A common issue with the tools is the issue of false positives. It helps to limit the testing to certain defect types or attack scenarios and identify the most critical issues, then expand the scope of types of defects.

Code obfuscation and anti-tamper are another line of tools, for example by Arxan, Klocwork, Irdeto and Proguard .

A great talk on Adventures in fuzzing. My takeaway has been that better ways of developing secure software are really important.

 

 

Open Compute Project 2019

OCP has the mission to “design and enable the delivery of the most efficient server, storage and data center hardware designs for scalable computing”.

OCP had its global 2019 summit recently. Some interesting trends on hyperscale networks are discussed here and here with the use of F16 fabric network with its a focus on higher bandwidth but also performance at the right cost instead of at any cost. The heart of this new F16 fabric is the Minipack switch, with contribution from Arista which Facebook says will consume 50 percent less power and space than the Backpack switch it replaces in the network.  It is a 128x100Gb switch and uses a Broadcom Tomahawk-3 Asic. Quote: “a path from a rack in one building to a rack in another building over Fabric Aggregator was as many as 24 hops long before. With F16, same-fabric network paths are always the best case of six hops, and building-to-building flows always take eight hops. This results in half the number of intrafabric network hops and one-third the number of interfabric network hops between servers.”

Intel announced an industry collaboration around Platform Root of Trust at the Open Compute Project 2019 summit.

There’s a talk on Stratum and the use of P4 and Switch Abstraction Interface (SAI) for SDN, by Open Networking Foundation (ONF) and Google. Tencent has a use case for disaggregating their monolithic network into a modular switch with a network of controllers instead of a single controller.

Smaller data centers at the edge is another trend.

Safety Concepts

I have kept coming across functional safety discussions, most recently at ArmTechCon, and wanted to capture some of the terminology and concepts. To orient the discussion, think of airbags, seat-belts, and tire-pressure-monitoring-systems as safety features in a car.

Safety Function or Safety Instrumented Function: A function to take a system to a safe outcome when certain prerequisites on system inputs are not met. E.g. turn on a warning indicator when seat-belt is not used, or tire-pressure is below safe level, or deploy airbags when a collision is detected.

Safety Related Control Function: This is the control mechanism by which the safety function is achieved.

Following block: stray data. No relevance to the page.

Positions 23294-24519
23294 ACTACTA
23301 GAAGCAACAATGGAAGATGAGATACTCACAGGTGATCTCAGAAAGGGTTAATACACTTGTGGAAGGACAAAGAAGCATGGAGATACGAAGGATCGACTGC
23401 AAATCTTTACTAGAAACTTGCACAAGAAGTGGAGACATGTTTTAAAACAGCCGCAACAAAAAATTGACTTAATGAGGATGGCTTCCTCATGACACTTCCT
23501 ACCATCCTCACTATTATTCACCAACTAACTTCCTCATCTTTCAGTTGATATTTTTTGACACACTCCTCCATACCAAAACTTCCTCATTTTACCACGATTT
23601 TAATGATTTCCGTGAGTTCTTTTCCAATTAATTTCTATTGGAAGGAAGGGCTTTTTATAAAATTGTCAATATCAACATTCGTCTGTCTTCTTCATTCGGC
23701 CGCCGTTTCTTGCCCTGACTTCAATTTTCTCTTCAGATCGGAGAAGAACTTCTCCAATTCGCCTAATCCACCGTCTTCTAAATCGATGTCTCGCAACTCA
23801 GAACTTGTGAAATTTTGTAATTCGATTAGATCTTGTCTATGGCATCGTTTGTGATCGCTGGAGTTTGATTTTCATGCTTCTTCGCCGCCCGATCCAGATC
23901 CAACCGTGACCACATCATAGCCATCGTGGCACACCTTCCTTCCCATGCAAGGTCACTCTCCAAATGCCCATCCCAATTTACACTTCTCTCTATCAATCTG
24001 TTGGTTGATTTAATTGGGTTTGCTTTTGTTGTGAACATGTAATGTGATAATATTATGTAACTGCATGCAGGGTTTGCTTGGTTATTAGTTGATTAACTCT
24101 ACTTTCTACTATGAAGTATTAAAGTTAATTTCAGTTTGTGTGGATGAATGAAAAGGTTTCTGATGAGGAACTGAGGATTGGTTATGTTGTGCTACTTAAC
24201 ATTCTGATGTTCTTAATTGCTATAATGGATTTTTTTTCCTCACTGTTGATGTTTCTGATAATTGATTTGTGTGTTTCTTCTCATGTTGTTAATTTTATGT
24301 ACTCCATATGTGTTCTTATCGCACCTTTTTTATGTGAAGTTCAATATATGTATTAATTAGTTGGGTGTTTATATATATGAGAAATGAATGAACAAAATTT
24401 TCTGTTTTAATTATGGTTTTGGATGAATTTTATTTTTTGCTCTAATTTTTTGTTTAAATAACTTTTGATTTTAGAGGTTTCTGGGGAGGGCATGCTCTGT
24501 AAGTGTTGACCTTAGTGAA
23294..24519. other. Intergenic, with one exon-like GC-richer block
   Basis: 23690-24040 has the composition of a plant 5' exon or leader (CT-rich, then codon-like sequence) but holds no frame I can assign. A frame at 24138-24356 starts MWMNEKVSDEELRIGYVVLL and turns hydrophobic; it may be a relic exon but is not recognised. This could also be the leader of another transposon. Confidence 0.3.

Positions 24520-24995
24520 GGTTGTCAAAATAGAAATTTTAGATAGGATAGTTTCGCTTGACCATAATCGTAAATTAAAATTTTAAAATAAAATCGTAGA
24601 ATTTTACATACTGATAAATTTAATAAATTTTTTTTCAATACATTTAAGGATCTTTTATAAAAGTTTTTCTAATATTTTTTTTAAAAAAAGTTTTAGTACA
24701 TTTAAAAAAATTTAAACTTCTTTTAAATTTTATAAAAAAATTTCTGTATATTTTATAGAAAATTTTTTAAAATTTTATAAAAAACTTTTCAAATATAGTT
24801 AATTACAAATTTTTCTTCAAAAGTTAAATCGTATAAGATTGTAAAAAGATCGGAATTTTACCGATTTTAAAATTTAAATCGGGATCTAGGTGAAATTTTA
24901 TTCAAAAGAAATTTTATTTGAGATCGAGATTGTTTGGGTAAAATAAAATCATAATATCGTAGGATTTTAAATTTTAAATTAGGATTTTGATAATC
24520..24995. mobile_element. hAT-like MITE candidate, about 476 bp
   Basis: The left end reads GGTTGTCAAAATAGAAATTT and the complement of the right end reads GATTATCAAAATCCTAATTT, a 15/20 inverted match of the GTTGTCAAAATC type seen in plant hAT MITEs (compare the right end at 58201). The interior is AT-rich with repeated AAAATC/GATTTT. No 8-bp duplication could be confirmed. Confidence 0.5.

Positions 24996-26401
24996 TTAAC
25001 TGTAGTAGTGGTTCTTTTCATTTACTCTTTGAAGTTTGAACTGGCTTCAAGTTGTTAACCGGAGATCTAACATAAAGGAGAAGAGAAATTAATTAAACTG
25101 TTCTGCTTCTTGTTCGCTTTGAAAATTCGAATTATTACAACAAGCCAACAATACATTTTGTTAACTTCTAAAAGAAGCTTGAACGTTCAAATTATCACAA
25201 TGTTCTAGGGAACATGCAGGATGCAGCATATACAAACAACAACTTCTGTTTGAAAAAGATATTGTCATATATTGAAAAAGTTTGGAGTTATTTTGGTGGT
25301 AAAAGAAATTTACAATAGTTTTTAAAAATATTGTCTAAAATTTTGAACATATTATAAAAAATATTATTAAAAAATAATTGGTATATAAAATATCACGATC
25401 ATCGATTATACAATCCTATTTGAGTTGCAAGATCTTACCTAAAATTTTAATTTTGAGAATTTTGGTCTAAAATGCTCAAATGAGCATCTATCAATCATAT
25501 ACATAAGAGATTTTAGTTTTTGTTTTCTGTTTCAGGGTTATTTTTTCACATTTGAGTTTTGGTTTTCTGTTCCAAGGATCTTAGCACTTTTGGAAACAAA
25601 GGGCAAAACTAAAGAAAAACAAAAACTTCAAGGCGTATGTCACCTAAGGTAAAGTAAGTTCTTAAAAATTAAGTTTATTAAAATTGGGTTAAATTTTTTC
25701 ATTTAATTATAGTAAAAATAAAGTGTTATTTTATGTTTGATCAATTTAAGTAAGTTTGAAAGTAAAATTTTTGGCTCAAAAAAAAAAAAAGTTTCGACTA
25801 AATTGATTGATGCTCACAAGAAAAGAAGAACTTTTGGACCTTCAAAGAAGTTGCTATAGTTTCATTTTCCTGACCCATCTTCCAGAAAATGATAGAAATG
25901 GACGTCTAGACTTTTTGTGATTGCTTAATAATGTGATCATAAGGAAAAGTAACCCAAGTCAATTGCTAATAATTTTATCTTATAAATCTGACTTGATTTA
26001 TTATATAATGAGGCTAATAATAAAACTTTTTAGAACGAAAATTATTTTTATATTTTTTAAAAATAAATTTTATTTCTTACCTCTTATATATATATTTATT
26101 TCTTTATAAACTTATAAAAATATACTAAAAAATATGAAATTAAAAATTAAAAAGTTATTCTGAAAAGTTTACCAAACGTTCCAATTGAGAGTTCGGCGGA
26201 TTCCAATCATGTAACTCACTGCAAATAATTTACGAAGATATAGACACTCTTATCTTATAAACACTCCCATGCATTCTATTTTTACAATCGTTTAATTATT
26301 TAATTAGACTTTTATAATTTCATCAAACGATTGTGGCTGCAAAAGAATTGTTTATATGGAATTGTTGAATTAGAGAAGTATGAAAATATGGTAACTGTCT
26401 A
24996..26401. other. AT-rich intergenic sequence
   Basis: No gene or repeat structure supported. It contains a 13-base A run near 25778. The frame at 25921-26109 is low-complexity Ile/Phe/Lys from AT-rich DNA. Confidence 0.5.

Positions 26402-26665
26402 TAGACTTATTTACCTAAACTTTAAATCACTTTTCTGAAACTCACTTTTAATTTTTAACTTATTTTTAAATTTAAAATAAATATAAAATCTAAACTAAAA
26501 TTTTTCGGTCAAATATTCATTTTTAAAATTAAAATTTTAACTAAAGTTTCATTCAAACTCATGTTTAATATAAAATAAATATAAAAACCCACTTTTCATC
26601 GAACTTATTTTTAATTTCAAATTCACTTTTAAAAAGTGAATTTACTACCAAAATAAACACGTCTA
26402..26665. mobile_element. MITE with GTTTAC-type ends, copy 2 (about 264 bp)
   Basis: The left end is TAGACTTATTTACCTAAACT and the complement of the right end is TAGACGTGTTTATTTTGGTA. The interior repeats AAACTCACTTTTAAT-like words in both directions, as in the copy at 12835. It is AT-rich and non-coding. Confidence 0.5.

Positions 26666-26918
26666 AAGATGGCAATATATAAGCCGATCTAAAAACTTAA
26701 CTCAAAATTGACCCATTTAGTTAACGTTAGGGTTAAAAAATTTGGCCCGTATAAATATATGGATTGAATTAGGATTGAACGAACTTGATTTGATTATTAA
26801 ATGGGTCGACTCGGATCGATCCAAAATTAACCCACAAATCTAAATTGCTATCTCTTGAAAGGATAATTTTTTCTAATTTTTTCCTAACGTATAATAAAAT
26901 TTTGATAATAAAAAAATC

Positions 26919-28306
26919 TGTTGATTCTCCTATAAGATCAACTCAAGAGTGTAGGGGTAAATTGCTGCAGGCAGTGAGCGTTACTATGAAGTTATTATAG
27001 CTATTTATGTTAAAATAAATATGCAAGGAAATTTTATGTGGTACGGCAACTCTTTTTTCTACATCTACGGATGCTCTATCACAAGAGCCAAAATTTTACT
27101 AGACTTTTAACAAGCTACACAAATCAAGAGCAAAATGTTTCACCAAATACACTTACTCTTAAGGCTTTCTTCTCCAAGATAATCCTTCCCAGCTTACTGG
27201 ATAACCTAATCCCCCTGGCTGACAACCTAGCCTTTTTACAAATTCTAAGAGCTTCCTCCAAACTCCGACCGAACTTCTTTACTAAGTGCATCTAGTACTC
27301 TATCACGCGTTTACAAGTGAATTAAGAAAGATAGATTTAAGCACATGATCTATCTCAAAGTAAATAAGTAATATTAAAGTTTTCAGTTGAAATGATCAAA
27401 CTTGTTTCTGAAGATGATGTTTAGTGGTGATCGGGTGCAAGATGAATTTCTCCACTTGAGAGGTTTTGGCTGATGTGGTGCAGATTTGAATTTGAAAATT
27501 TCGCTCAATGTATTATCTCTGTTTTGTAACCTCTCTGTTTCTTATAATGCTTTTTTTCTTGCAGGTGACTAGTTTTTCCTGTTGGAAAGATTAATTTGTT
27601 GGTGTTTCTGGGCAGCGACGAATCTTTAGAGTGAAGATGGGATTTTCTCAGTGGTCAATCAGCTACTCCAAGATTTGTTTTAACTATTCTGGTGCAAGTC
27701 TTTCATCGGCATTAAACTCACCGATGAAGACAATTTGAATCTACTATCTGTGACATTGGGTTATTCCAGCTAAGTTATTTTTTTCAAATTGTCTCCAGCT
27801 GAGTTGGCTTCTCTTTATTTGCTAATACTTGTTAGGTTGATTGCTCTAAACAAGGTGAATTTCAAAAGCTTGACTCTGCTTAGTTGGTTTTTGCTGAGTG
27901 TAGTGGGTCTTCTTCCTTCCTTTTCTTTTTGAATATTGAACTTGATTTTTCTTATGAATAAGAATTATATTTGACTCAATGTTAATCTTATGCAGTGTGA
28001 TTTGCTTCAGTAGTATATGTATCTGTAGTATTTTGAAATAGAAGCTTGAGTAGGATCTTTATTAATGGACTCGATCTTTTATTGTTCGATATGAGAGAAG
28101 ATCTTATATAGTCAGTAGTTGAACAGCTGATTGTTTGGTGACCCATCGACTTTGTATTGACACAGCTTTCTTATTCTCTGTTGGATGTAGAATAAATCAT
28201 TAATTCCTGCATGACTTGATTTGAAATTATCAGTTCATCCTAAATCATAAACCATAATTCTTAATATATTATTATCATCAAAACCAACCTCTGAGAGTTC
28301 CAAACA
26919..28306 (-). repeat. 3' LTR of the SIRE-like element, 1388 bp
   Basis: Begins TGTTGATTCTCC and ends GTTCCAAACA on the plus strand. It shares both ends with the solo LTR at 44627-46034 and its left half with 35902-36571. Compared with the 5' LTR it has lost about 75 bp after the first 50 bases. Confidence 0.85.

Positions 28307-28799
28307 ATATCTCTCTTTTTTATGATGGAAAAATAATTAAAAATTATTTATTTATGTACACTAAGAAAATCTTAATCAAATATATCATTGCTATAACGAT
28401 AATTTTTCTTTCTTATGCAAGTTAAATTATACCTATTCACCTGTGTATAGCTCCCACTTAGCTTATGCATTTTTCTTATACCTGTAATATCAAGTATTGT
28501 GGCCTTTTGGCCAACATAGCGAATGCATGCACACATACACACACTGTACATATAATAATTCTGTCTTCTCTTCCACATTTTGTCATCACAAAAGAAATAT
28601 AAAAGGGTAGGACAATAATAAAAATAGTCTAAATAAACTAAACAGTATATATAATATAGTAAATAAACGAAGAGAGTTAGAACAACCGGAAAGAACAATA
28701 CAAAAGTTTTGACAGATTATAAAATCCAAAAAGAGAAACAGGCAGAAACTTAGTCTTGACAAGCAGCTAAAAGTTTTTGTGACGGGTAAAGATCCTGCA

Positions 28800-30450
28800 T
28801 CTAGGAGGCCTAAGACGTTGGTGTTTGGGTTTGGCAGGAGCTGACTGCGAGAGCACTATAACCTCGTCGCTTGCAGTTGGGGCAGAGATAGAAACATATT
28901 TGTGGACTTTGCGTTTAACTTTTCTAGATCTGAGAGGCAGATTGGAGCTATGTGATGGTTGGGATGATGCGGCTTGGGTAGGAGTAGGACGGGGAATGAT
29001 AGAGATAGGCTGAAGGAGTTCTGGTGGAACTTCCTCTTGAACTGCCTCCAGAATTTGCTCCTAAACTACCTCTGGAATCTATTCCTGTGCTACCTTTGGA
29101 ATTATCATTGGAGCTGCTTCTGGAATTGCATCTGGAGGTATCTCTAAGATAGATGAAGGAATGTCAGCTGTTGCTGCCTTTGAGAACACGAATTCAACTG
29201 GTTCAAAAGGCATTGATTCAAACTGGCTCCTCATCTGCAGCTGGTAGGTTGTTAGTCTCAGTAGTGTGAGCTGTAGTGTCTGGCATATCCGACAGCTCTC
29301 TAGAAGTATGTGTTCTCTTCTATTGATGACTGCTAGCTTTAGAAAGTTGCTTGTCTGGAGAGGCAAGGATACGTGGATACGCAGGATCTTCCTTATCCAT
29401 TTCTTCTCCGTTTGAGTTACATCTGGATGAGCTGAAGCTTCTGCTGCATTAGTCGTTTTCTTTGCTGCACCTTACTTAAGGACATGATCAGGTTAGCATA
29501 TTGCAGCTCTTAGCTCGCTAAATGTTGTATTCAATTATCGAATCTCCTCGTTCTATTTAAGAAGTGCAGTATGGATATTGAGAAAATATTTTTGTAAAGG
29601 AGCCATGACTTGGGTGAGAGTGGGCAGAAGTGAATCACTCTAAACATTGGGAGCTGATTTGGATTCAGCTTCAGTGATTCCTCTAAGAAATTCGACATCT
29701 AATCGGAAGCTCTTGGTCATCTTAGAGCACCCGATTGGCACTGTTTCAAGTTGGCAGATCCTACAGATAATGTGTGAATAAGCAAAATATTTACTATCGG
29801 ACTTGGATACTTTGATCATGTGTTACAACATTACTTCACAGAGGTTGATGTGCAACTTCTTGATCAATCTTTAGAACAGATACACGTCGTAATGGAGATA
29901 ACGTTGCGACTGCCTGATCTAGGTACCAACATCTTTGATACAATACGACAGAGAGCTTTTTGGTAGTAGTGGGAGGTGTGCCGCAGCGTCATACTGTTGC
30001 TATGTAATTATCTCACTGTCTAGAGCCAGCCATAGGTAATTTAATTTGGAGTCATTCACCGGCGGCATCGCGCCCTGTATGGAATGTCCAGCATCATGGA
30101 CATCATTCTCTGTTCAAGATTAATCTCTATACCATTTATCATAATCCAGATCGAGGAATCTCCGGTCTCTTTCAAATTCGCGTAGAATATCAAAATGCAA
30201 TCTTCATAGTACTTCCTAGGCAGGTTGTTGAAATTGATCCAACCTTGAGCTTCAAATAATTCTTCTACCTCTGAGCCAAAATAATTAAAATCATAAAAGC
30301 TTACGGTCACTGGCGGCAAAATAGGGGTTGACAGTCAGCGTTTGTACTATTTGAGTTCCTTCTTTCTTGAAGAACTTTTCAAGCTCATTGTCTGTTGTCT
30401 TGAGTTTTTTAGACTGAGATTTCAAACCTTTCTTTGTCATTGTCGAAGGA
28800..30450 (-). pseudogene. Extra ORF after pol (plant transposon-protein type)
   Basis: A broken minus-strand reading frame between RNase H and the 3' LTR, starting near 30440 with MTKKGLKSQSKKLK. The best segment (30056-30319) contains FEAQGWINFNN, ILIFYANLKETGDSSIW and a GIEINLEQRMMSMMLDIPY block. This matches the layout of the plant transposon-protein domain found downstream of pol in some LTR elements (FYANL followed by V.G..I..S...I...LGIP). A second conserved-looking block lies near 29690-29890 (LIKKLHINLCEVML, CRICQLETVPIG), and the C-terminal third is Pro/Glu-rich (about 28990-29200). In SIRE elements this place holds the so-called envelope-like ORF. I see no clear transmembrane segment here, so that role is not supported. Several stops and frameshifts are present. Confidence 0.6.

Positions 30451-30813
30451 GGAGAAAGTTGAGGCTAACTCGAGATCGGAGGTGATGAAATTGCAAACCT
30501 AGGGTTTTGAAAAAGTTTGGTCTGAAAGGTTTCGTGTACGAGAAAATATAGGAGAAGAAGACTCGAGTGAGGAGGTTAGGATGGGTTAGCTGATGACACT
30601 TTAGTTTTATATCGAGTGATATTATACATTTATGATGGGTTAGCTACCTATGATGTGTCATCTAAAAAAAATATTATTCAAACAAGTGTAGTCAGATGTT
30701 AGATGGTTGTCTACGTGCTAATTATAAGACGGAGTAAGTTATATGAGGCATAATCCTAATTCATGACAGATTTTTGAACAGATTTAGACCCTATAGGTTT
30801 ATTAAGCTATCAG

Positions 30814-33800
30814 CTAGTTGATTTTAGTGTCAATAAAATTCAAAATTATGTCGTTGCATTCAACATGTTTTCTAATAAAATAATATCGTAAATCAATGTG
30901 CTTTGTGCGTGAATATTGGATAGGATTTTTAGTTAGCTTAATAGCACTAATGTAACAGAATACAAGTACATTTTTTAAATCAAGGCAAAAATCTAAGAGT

Safety Integrity Level: The reliability of a safety-related-control-function is captured with a Safety Integrity Level or SIL.

A standard is ISO26262. The V shaped functional safety process diagram is here. This process is used to achieve a Safety Integrity Level (SIL) where the SIL1, SIL2, SIL3, SIL4 reduce risk by a progressive factor of 10, i.e. by 10x, 100x, 1000x and 10000x. A HAZOP study is undertaken to understand the risks of the mechanism behaving incorrectly.

A good reference, from SIMATIC is here. Software aspects of safety function are discussed in in this whitepaper.

Safety systems for robotics are discussed here – it has a table of typical safety issues when a person enters a robot safeguarded area. Industrial robots security was briefly discussed here.

Another concept is SOTIF or Safety of the Intended Function, which comes up in functional safety discussions of AI-controlled vehicles. More links on it here.

Nvidia safe driving report here.

SIEM analytics growth

“A fortune 500 enterprise’s infrastructure can easily generate 10 terabytes of plain-text data per month. So how can enterprises effectively log, monitor, and correlate that data to obtain actionable insight? Enter the Security Information and Event Management (SIEM) solution”  – quote from Jeff Edwards, in a Solutions Review’s 2016 SIEM buyer’s guide covering AccelOps, Alert Logic, Alien Vault, Assuria, BlackStratus, CorreLog, EiQ Networks, EMC (RSA), Event Tracker, HP, IBM QRadar, Intel Security, Logentries, LogPoint, LogRhythm, Manage Engine, NetGuardians, NetIQj, Silver Sky, SolarWinds, Splunk, Sumo Logics, Tenable, and Trustwave .

SIEM and related acronyms –

SIEM – Security Information and Event Management, consists of SIM and SEM.

SIM – Security information management (SIM) is also referred to as log management, log storage, analysis and reporting.

SEM – Real-time monitoring, correlation of events, notifications and console views

Practical application of SIEM – Automating threat identification: SANS publication.

UEBA –  User and Entity Behavior Analytics. This is growing in importance, for example Exabeam focusses on behavioral analytics.

IDS – Intrusion Detection System. Detects and notifies about an intrusion.

IPS – Intrusion Prevention System. Such a device may shut off traffic based on an attack detection.

WAF – web application firewall.